Do kids really know when their parents aren't happy with their marriages? We've found that kids sense when their parents are upset or in conflict even if their parents are not openly fighting. And from academic achievement tests and teacher reports, we know that the kids who feel responsible for their parents' conflicts don't do as well in school.
They don't make small talk. They don't chuckle about last night's episode of The Cosby Show. They don't even acknowledge each other's birthdays. The dinner table discussion is strictly kids-to-parents, never parent-to-parent. They sleep, smile and even vacation separately. And they live in the same house. But at least they love me. This is my collection of mental notes before I had turned 5. As an adult, I absolutely get it, why unhappy marriages linger for the supposed betterment of the children.
The intention is good. But if we're being honest about it, people don't stay in bad marriages because they believe it's what's best for their children.
They stay in bad marriages because they personally don't want to be separated from their kids. It makes complete sense, but that doesn't make it right. While there certainly are benefits of having both your parents in the same house every day, two people who aren't in love with each other anymore are bound to clash, causing unrest, friction and ultimately an uncomfortable environment for children to grow in.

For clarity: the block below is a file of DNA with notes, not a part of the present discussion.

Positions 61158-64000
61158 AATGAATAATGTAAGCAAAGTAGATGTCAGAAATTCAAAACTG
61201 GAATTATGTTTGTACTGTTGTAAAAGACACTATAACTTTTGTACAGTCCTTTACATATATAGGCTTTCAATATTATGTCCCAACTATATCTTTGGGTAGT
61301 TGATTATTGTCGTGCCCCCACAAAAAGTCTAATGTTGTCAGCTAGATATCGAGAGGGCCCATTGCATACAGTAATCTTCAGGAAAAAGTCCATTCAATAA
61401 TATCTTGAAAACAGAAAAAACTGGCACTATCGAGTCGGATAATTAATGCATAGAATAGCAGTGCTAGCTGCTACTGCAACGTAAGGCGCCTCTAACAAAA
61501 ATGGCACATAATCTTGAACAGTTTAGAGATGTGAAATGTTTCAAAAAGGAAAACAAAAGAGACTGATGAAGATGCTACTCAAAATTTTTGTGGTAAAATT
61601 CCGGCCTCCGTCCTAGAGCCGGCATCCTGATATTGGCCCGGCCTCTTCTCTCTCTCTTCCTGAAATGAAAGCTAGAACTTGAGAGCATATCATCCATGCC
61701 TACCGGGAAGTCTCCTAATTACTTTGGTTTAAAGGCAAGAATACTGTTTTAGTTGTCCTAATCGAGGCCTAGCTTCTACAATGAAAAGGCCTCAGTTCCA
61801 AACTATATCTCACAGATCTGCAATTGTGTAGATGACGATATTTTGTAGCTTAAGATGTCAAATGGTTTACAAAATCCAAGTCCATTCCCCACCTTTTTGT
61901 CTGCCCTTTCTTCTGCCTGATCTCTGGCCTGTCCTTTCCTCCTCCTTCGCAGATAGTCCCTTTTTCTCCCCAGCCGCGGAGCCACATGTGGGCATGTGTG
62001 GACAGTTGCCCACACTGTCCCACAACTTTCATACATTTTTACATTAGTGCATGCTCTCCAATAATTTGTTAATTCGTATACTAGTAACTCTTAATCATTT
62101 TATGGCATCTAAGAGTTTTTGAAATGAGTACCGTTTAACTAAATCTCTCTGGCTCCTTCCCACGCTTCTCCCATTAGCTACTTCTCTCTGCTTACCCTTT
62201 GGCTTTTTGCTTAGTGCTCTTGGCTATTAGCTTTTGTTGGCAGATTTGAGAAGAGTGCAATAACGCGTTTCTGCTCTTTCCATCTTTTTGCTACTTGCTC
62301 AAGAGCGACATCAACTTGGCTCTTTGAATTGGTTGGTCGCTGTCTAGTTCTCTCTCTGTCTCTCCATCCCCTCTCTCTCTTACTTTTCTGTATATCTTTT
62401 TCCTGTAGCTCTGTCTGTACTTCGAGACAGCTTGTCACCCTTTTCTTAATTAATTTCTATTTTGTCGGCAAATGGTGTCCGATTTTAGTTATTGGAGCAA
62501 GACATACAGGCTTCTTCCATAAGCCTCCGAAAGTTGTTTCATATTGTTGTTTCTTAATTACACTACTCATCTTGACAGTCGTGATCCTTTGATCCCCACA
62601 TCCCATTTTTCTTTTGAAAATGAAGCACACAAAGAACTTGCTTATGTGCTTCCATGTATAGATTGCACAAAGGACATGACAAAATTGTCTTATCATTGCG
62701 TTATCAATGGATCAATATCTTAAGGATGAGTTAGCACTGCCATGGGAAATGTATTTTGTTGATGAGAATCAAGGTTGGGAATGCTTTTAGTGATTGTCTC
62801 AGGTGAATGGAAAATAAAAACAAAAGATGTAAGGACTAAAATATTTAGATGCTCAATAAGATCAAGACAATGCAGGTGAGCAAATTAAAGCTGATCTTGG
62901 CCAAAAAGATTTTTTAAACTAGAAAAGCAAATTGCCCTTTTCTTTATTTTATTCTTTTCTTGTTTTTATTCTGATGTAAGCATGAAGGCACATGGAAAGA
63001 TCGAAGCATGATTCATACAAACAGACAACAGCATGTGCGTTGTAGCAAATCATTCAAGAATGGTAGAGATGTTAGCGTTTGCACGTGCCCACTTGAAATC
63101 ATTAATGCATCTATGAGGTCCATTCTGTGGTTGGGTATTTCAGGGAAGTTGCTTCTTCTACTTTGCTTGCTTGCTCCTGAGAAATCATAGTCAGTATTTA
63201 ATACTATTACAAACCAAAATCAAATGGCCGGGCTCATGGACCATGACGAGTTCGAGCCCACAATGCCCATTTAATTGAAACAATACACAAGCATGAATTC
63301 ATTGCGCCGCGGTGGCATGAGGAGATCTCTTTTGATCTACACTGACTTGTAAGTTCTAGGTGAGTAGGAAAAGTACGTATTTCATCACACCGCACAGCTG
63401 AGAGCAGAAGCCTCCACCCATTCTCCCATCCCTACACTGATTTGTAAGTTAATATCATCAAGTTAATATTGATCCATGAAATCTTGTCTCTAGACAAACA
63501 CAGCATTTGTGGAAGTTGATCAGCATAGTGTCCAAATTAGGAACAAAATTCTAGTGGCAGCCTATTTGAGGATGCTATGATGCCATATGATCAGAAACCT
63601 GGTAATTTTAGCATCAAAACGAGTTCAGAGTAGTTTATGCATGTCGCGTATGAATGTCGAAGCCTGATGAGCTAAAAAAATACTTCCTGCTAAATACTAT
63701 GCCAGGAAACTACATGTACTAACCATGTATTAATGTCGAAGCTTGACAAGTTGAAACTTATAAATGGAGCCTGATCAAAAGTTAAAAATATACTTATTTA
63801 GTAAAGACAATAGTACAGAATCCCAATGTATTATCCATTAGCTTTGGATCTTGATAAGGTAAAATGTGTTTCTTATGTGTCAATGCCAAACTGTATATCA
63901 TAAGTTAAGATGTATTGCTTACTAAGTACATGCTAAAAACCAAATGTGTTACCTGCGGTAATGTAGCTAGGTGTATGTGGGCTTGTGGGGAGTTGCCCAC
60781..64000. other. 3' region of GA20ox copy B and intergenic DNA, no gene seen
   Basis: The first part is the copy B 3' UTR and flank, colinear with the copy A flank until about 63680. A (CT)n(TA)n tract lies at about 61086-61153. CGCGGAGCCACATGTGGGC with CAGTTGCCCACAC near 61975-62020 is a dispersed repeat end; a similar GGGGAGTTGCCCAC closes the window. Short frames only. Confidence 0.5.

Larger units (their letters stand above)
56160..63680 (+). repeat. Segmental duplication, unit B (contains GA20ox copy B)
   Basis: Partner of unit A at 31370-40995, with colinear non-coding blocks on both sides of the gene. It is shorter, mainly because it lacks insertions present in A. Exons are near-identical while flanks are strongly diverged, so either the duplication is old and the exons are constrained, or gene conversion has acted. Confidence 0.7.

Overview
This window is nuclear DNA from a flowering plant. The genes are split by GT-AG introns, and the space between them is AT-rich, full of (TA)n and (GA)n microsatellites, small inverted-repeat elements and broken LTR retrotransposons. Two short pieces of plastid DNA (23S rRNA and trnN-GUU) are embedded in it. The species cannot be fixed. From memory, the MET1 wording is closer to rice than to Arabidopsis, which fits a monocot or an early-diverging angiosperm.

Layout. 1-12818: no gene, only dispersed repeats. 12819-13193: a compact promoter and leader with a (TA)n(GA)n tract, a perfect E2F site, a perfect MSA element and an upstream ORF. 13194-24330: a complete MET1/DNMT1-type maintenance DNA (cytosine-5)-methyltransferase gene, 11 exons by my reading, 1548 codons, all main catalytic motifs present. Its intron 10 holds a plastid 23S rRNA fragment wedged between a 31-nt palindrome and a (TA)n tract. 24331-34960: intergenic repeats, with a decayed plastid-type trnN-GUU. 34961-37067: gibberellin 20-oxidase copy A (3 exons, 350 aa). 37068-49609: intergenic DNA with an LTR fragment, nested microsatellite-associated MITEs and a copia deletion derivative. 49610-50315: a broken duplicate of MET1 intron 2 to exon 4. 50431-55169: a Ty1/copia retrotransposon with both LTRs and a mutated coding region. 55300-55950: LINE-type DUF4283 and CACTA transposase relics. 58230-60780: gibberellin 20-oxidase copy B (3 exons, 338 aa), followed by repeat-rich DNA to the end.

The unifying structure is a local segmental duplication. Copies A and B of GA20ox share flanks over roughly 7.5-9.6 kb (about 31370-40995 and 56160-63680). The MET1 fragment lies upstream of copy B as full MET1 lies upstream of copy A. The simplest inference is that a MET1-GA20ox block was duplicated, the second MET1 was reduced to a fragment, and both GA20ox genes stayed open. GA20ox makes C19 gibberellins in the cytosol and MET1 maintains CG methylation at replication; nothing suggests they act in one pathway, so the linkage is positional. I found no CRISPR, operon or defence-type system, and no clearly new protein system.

It happened to me, and sadly, someone, somewhere reading this is inadvertently allowing it to happen to their child as well. To be clear, this blog is not meant to toss my parents under the proverbial bus.
Staying Lovers While Raising Kids
I never have, nor will I ever, blame them for falling out of love. And it's flattering to think they both refused to leave the house so they could spend more time with my sister and me. That said, I once overheard my father tell my mother, "The kids are all I have in this house. I was already an adult at age 20 when my parents officially separated. But naturally, I had seen it coming and to a certain degree had expected it.
Why or why not? Studies have proven that parental conflict harms children more than any other factor. If parents are fightingbad-mouthing, or in other ways disrespecting one another around the children, the kids will be negatively affected and emotionally scarred.
The Problem With Staying Together For The Kids
If children live with parents in conflict or who live in a loveless marriage, children are exposed to negative experiences about marriage and relationships that can last a lifetime.
Young children often have less trouble dealing with divorce. However, you should be physically and emotionally prepared first.
Many families wait until summer for the actual transition to two homes. They prepare the children in advance and let the school know, so they can take advantage of school resources.
Learn how best to break the divorce news to children before taking any action. Younger children may be able to adjust better. Does the age of the kids matter? Yes, younger children adapt more easily than older kids and teens.